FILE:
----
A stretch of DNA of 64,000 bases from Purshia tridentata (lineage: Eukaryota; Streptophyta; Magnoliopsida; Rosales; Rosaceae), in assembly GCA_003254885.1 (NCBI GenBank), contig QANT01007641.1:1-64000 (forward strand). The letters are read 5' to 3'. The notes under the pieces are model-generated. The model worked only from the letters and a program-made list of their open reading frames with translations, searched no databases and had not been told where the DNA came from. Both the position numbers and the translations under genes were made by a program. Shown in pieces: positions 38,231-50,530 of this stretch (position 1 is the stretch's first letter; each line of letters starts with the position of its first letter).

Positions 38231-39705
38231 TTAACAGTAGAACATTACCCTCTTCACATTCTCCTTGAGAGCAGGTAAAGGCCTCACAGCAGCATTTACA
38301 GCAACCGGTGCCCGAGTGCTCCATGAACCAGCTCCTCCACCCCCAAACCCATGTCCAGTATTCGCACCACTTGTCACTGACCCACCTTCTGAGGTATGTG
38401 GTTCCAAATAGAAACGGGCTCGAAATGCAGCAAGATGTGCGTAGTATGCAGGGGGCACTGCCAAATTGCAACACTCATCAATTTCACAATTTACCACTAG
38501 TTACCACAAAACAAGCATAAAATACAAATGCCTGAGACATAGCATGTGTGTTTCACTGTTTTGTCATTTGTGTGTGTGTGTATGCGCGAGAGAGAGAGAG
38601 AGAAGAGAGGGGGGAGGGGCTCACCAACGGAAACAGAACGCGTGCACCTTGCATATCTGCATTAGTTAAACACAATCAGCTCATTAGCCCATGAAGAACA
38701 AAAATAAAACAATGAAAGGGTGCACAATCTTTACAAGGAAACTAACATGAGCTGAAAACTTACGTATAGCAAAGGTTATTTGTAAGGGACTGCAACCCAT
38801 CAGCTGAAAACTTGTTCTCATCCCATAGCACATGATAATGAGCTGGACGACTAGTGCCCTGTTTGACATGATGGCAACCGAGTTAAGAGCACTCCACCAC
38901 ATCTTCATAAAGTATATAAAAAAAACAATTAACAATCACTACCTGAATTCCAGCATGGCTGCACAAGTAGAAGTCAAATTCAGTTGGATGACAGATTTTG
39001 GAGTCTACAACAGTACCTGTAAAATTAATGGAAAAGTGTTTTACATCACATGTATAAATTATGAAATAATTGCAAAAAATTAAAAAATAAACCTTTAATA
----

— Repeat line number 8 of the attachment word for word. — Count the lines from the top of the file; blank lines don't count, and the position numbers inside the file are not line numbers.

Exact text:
38701 AAAATAAAACAATGAAAGGGTGCACAATCTTTACAAGGAAACTAACATGAGCTGAAAACTTACGTATAGCAAAGGTTATTTGTAAGGGACTGCAACCCAT